+    -mesos_master_address=zk://$ZK_HOST:2181/mesos/master
+
+
+## Scheduler not running
+
+### Symptoms
+The scheduler process commits suicide regularly. This happens under error conditions, but
+also on purpose in regular intervals.
+
+### Solution
+Aurora is meant to be run under supervision. You have to configure a supervisor like
+[Monit](http://mmonit.com/monit/), [supervisord](http://supervisord.org/), or systemd to
run the
+scheduler and restart it whenever it fails or exists on purpose.
+
+Aurora supports an active health checking protocol on its admin HTTP interface - if a `GET
/health`
+times out or returns anything other than `200 OK` the scheduler process is unhealthy and
should be
+restarted.
+
+For example, monit can be configured with
+
+    if failed port 8081 send "GET /health HTTP/1.0\r\n" expect "OK\n" with timeout 2 seconds
for 10 cycles then restart
+
+assuming you set `-http_port=8081`.
+
+
+## Executor crashing or hanging
+
+### Symptoms
+Launched task instances never transition to `STARTING` or `RUNNING` but immediately transition
+to `FAILED` or `LOST`.
+
+### Solution
+The executor might be failing due to unknown internal errors such as a missing native dependency
+of the Mesos executor library. Open the Mesos UI and navigate to the failing
+task in question. Inspect the various log files in order to learn about what is going on.
+
+
+## Observer does not discover tasks
+
+### Symptoms
+The observer UI does not list any tasks. When navigating from the scheduler UI to the state
of
+a particular task instance the observer returns `Error: 404 Not Found`.
+
+### Solution
+The observer is refreshing its internal state every couple of seconds. If waiting a few seconds
+does not resolve the issue, check that the `--mesos-root` setting of the observer and the
+`--work_dir` option of the Mesos agent are in sync. For details, see our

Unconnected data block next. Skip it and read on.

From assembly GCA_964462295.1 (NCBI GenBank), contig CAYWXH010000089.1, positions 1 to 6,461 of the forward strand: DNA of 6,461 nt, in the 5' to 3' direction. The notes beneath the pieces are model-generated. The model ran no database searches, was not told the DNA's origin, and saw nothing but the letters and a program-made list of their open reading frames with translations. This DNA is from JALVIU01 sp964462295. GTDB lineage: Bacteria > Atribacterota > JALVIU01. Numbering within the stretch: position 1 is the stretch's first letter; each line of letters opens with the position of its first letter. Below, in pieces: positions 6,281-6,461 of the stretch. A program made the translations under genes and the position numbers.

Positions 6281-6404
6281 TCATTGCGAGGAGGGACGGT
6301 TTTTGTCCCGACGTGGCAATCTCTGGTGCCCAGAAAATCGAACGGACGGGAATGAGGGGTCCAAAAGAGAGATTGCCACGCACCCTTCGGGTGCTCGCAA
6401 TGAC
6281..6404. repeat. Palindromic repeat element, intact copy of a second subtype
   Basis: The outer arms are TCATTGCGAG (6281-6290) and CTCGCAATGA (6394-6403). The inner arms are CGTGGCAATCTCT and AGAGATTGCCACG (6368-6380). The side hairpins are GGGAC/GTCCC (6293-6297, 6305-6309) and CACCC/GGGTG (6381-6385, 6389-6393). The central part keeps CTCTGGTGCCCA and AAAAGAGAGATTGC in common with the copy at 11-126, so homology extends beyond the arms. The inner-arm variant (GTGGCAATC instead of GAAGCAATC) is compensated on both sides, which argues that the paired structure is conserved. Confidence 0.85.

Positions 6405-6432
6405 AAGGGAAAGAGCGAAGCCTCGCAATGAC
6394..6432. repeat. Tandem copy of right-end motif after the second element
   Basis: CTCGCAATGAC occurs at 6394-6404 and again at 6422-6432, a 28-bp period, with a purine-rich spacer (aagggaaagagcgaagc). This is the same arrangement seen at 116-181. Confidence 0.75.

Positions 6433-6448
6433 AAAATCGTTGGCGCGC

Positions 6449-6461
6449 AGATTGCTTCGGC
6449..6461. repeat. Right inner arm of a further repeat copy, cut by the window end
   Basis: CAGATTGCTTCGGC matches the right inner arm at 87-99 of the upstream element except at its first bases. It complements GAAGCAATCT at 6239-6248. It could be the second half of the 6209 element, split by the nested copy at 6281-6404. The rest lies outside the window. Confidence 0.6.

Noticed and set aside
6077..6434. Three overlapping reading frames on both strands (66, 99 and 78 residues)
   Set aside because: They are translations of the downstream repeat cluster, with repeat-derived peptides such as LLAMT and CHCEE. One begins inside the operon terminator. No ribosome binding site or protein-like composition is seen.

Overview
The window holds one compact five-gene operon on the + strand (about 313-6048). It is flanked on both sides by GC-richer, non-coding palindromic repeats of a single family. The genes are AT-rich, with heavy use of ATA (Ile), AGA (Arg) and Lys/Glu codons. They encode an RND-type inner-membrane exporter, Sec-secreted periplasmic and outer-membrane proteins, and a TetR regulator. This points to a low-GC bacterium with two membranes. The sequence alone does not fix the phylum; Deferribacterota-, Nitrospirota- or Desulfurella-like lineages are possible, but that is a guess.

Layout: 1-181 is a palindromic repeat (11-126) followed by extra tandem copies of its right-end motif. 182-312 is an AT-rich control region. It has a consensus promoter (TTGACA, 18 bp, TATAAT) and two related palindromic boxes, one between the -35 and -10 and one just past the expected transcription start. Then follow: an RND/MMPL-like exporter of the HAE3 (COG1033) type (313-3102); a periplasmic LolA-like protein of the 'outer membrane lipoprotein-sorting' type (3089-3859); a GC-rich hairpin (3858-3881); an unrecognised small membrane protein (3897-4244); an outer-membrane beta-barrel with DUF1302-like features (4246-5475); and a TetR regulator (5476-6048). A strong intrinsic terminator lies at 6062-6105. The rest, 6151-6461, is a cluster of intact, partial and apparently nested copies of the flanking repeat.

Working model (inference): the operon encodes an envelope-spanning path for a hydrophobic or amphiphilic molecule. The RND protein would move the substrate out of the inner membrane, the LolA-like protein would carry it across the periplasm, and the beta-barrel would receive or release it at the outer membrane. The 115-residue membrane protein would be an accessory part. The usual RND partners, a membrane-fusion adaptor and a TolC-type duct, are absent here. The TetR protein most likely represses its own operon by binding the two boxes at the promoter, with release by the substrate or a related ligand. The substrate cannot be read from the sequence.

+[Install instructions](../installation/#worker-configuration).

Added: aurora/site/source/documentation/latest/operations/upgrades.md
URL: http://svn.apache.org/viewvc/aurora/site/source/documentation/latest/operations/upgrades.md?rev=1799392&view=auto
==============================================================================
--- aurora/site/source/documentation/latest/operations/upgrades.md (added)
+++ aurora/site/source/documentation/latest/operations/upgrades.md Wed Jun 21 06:36:21 2017
@@ -0,0 +1,41 @@
+# Upgrading Aurora
+
+Aurora can be updated from one version to the next without any downtime or restarts of running
+jobs. The same holds true for Mesos.
+
+Generally speaking, Mesos and Aurora strive for a +1/-1 version compatibility, i.e. all components
+are meant to be forward and backwards compatible for at least one version. This implies it
+does not really matter in which order updates are carried out.
+
+Exceptions to this rule are documented in the [Aurora release-notes](../../../RELEASE-NOTES/)
+and the [Mesos upgrade instructions](https://mesos.apache.org/documentation/latest/upgrades/).
+
+
+## Instructions
+
+To upgrade Aurora, follow these steps:
+
+1. Update the first scheduler instance by updating its software and restarting its process.
+2. Wait until the scheduler is up and its [Replicated Log](../configuration/#replicated-log-configuration)
+   caught up with the other schedulers in the cluster. The log has caught up if `log/recovered`
has
+   the value `1`. You can check the metric via `curl LIBPROCESS_IP:LIBPROCESS_PORT/metrics/snapshot`,
+   where ip and port refer to the [libmesos configuration](../configuration/#network-configuration)
+   settings of the scheduler instance.
+3. Proceed with the next scheduler until all instances are updated.
+4. Update the Aurora executor deployed to the compute nodes of your cluster. Jobs will continue
+   running with the old version of the executor, and will only be launched by the new one
once
+   they are restarted eventually due to natural cluster churn.
+5. Distribute the new Aurora client to your users.
+
+
+## Best Practices
+
+Even though not absolutely mandatory, we advice to adhere to the following rules:
+
+* Never skip any major or minor releases when updating. If you have to catch up several releases
you
+  have to deploy all intermediary versions. Skipping bugfix releases is acceptable though.
+* Verify all updates on a test cluster before touching your production deployments.
+* To minimize the number of failovers during updates, update the currently leading scheduler
+  instance last.
+* Update the Aurora executor on a subset of compute nodes as a canary before deploying the
change to
+  the whole fleet.

Added: aurora/site/source/documentation/latest/reference/observer-configuration.md
URL: http://svn.apache.org/viewvc/aurora/site/source/documentation/latest/reference/observer-configuration.md?rev=1799392&view=auto
==============================================================================
--- aurora/site/source/documentation/latest/reference/observer-configuration.md (added)
+++ aurora/site/source/documentation/latest/reference/observer-configuration.md Wed Jun 21